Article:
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Tips for Selecting a Doctor

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Tips for Selecting a Doctor

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Tips for Selecting a DoctorYou need to select a doctor. You’re pretty sure it’s not anything exotic. You’ve got a fever or a cough, and you don’t want to be seen by residents and interns and medical students. You don’t feel well; you just want to get better.

Talk to your doctor. If you don’t have a doctor, or you’re out of the area, consider the local hospitals. You don’t want to go to anywhere that’s tiny unless they have a strong affiliation with a large hospital or medical center nearby.

For example, your belly hurts. It ends up being appendicitis, gallbladder disease, or diverticulitis. A hospital that has too few beds, patients, and doctors may not have a proper emergency physician to see you and may not have proper specialty surgical care available. In an unfamiliar hospital, you don’t know whether you’ll see their best or their worst doctors.

Ask Questions
You can call colleagues who are medical malpractice attorneys and find out what they know about the doctors in the area. Normally, you can try to select a doctor based on a few different questions and qualities. Bad doctors are often sued and aren’t tolerated by groups of physicians. If a doctor is in a group, it’s a good sign. If he practices alone, it might or might not mean anything.

Board Certified Doctors

Is the doctor board-certified in the field? That’s an important question. It’s not that all good doctors are board-certified, and all bad doctors are not, but it’s one of the few objective yardsticks you can use.

Board certification in a particular field of medicine means the doctor has taken prescribed training, generally lasting 3 to 7 years, and passed a standardized, national examination. If the doctor who sees you is not board certified, you’re well within your rights to ask if he’s taken the boards and how many times. If he or she hasn’t taken the boards, ask why not. These questions are appropriate for the ER doctor and any surgeons or specialists assigned to your case.

How do you do that? You ask, “Are you board certified?” If the ER doctor is calling someone in, ask him if the doctor is board certified. He can find out if he doesn’t know.

Would you choose an accountant who wasn’t certified, a lawyer who failed his bar, or a plumber who didn’t have a license? Why settle for someone who can’t pass the standardized examination in his chosen field of medicine?

Is it rude? It’s your health and your right. You’ve never met the person before, and it is a question that makes sense.

While you can request a doctor who is board certified, you might not get one. You might accept the reason someone is not boarded. She might say, “I graduated last June and take the exam in September.” You will decide if you can live with that. An ER doctor might say, “I have practiced in the ER for fifteen years but am not eligible to take the exam because I didn’t have a residency.” Lots of good doctors will give you that answer.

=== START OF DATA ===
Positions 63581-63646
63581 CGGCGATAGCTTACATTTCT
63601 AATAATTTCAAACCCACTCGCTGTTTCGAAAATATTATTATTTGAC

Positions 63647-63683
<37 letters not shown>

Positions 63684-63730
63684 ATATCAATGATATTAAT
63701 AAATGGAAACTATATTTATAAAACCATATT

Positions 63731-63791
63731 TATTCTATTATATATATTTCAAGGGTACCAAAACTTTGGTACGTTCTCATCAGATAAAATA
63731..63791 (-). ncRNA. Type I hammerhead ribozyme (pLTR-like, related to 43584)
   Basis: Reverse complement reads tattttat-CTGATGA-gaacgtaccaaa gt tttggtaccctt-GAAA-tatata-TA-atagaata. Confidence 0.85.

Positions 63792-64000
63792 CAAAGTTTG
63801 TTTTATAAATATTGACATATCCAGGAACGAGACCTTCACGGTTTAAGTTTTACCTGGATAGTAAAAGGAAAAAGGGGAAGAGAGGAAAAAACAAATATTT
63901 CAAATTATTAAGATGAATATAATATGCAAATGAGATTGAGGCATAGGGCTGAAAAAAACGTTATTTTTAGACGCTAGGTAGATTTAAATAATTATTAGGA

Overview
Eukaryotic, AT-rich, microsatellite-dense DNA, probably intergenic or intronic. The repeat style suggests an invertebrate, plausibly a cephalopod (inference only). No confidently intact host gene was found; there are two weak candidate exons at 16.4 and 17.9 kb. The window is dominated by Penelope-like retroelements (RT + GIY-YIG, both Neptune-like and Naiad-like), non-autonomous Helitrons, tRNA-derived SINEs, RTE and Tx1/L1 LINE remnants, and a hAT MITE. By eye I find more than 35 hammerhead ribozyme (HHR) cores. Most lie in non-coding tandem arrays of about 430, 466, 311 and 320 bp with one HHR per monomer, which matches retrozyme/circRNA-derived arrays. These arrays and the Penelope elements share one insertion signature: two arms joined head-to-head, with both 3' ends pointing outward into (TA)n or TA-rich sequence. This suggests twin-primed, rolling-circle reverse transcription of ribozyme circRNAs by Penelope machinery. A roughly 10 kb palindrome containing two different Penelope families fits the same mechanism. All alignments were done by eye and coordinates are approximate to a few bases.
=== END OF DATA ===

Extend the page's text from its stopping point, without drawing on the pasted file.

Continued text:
Specialist Doctors

For a specialist, only the first answer above makes sense, because all specialists go through a residency. So what do you do? You can request a board-certified doctor, which you may or may not get. You can request a transfer. This can also get sticky. Often you need to know someone at the hospital to which you want to go. If the hospital advertises, though, they usually want patients. Arrangements often may be made through a “transfer center” at the receiving hospital, or through the ER doctor.

If you are at a small hospital that is a “satellite”—a feeder hospital for a larger facility—the hospital will usually require its physicians to achieve board certification. In addition, the smaller hospital is often used to transfer patients to the larger hospital.

Other Criteria for Choosing a Doctor

Talk to the doctor. Decide whether you think the doctor seems intelligent, caring, and “on the ball.” It’s like interviewing anyone else, except that your life or health may depend on how well you can judge. Sometimes you can seek a recommendation, but usually, the staff at a hospital’s emergency department is obliged to refer you to the doctor on call.

Nothing prevents you from asking the ER doctor or the staff, “Do you use that doctor? Have you or a member of your family used that doctor?” Ask the ER nurse, “Is this a doctor you trust?” Nurses who are familiar with the doctors on staff usually have well-informed opinions about their capabilities and communication skills. They have experience interacting with the physicians, are familiar with their personalities, and know whether the physicians treat the nurses as subservient or as part of the team.

Sometimes you just have no choice. You hope for the best. Possibly you’ll have a family member who can scout for you, and you consider what else you can do. If you’re being admitted, and you’re not all that happy about the doctor who is admitting you, you may ask for a different doctor. Speak to the ER physician, ER nurses, or nursing supervisor to get a recommendation. Depending on your medical problem, you may also need a specialist from cardiology, surgery, neurology, pulmonary, or another field. Your attending physician will request the help of these specialists.

How does that help? Your primary doctor—the one to whom you are admitted, via the ER—may be mediocre, but if 4 or 5 doctors are in your case, chances are that there’s enough combined brain power to assure you good care.

Dean Dobkin, M.D. wrote this guest blog.

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